Three Middlebury College seniors awarded 2007 Watson Fellowships
March 15, 2007
MIDDLEBURY, Vt. ? The Thomas J. Watson Foundation has awarded 50 fellowships to college seniors of unusual promise for a year of independent exploration and travel outside the United States. Middlebury College seniors Dalal Al-Abdulrazzak, Carolyn Barnwell and Sathyavani Sathisan are among 50 recipients from 24 states and seven foreign countries.
|Listen to an interview with two of Middlebury's Watson Fellows on Vermont Public Radio's "Vermont Edition." Select the MP3 for the March 28, 2007, show.|
Nearly 1,000 students from up to 50 selective private liberal arts colleges and universities apply for these awards each year. This year, 179 finalists competed on the national level, after their institutions nominated them in November. Each fellow receives $25,000 for a year of travel and exploration.
This year's Watson Fellows will span 90 countries, exploring topics ranging from folk puppetry to the global fossil trade. "The awards are long-term investments in people, not research," says Rosemary Macedo, executive director of the Watson Fellowship Program and a former Watson Fellow. "We look for people likely to lead or innovate in the future and give them extraordinary independence in pursuing their interests. The Watson Fellowship affords an unequaled opportunity for global experiential learning."
Al-Abdulrazzak, a Kuwaiti national and environmental studies and biology major, will pursue her research, titled "Elasmobranchs Endangered: The Impact of Shark and Ray Conservation Efforts," in the Bahamas, Fiji, New Zealand, Seychelles and South Africa. Her dedication to the subject embodies a long-term and abiding connection to a group of organisms that have been globally misunderstood and under assault. As a high school student, she participated in research at the Scientific Center of Kuwait, the largest aquarium in the Middle East and considered a center of excellence for environmental education in the Arabian Gulf region. In the future, she plans to explore research and conservation practices around the world, assess how they interact with and incorporate cultural perceptions of these creatures, and, ultimately, evaluate what works.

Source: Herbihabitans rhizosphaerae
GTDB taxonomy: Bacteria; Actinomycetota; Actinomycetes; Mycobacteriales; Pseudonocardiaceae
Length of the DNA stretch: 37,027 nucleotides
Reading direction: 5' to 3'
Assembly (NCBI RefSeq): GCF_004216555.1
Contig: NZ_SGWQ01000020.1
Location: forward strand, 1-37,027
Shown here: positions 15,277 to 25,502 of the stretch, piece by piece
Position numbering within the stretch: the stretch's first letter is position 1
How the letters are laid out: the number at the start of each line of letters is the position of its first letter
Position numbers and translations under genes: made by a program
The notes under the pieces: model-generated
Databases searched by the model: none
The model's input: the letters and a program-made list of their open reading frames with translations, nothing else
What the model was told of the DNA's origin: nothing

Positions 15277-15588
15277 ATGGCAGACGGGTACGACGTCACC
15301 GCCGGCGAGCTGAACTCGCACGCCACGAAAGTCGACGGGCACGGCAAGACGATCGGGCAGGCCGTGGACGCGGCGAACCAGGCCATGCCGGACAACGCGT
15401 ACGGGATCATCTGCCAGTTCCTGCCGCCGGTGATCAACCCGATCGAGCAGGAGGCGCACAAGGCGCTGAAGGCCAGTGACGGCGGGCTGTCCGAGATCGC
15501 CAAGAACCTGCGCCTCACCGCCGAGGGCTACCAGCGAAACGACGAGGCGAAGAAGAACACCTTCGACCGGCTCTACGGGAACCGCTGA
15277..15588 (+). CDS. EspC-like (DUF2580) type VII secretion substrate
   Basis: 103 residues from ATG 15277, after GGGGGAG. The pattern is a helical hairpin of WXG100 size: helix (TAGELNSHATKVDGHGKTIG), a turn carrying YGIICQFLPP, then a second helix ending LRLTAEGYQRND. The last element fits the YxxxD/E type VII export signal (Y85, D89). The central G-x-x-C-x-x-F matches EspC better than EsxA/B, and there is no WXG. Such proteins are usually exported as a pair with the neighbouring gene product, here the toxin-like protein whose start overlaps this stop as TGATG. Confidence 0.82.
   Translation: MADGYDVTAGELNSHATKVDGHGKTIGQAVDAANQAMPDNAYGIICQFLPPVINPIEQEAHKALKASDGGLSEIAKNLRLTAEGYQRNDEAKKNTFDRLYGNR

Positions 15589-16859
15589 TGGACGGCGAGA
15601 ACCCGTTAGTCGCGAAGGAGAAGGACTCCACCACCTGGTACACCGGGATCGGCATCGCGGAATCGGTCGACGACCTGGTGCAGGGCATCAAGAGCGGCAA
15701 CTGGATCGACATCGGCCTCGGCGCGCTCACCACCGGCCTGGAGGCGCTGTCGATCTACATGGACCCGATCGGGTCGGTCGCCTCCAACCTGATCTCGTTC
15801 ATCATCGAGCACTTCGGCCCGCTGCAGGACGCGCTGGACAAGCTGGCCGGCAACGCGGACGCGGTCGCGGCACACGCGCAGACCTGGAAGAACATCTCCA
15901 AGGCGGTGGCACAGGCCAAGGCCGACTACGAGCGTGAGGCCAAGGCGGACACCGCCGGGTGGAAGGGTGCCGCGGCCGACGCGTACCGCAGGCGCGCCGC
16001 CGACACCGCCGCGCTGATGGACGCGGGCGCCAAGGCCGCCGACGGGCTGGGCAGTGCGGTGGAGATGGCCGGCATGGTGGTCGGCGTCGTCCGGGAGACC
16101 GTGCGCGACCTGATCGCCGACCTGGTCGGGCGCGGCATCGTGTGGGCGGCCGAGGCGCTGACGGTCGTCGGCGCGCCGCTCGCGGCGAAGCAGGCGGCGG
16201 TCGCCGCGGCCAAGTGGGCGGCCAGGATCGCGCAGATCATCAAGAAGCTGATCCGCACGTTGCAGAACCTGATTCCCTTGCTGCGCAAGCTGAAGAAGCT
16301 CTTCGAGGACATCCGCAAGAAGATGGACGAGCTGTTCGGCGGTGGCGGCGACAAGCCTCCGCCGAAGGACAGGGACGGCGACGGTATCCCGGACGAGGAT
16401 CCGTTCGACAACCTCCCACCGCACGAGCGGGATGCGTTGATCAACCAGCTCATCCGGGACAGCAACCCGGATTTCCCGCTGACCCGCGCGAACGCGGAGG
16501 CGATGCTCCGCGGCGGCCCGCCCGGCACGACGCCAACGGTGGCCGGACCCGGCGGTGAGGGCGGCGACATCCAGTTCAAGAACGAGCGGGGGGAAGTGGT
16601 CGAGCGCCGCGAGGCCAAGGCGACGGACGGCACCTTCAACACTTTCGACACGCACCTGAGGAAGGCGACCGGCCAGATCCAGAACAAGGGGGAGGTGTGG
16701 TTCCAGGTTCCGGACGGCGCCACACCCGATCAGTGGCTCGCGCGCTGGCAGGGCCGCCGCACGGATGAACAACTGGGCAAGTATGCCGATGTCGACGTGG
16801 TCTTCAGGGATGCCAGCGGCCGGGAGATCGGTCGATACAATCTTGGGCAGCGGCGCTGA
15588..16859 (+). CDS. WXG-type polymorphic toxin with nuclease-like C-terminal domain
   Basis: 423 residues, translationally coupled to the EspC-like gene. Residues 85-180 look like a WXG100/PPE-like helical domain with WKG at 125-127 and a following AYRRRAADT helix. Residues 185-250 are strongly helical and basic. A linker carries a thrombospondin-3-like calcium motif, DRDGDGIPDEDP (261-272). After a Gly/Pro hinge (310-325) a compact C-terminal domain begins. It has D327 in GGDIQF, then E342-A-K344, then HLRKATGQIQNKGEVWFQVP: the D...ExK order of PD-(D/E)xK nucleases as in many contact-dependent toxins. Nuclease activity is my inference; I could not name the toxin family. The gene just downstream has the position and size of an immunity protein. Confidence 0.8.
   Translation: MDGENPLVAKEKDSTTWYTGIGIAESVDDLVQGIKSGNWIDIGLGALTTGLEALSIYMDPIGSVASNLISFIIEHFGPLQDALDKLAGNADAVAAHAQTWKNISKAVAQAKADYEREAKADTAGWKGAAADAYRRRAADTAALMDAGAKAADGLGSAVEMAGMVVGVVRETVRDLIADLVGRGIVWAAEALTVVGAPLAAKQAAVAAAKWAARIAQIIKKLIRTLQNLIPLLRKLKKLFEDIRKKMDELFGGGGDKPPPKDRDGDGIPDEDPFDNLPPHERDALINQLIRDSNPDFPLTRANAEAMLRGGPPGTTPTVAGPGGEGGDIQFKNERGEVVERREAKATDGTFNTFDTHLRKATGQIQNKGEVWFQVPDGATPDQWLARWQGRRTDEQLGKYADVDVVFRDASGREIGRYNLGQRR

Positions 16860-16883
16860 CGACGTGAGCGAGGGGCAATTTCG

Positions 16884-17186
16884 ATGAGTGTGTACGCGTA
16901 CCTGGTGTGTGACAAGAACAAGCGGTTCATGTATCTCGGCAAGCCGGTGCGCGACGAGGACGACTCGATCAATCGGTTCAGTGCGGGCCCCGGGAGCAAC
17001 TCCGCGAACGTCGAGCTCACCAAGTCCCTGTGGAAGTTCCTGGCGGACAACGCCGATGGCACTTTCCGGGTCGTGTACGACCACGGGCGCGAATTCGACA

Barnwell, an environmental studies and sociology and anthropology major from Concord, N.H., will research her project, titled "Islands of Justice: Rising Seas and Climate Refugees in Oceania." She will travel throughout New Zealand, Tuvalu, Mauritius, the Chagos Archipelago, Micronesia and Palau. Barnwell said, "When the resources that allow villagers to rely on themselves are no longer viable, who is responsible for creating a new kind of self-reliance?" She hopes to explore this socio-environmental issue during her fellowship year. Although she has not yet chosen a particular career path, Barnwell is committed to a life of work that contributes to battling the effects of climate change on people and environments.
Sathisan, a political science major from Singapore, will explore "Community Drama on the World Stage: The Socio-Political Usage of Theatre," throughout Malaysia, India, New Zealand, South Africa and Argentina. In her academic, extracurricular and personal opportunities, Sathisan has developed and implemented creative theater as a way to connect people to issues of political and ethnic conflict when discussion alone cannot. She is an experienced practitioner of conflict resolution strategies, and hopes to gain insight into the intersection of the arts and politics - in particular, how theater can be a resource for social change at the local, national and international levels. In the future, she believes it will be essential for her to train in international law, but she hopes to use every medium at her disposal to foster peacemaking efforts of all kinds.
The Thomas J. Watson Fellowship Program was established in 1968 by the children of Thomas J. Watson Sr., the founder of International Business Machines Corp., and his wife, Jeannette K. Watson, to honor their life-long interest in education and world affairs. The Watson Foundation regards its investment in people as an effective contribution to the global community.
The year of travel provides fellows an opportunity to test their aspirations and abilities and develop a more informed sense of international concern. More than 2,400 Watson Fellows have taken this challenging journey in the history of the program. They have gone on to become college presidents and professors, chief executive officers of major corporations, politicians, artists, lawyers, diplomats, doctors, journalists and researchers. A complete list of winners and their projects is available here.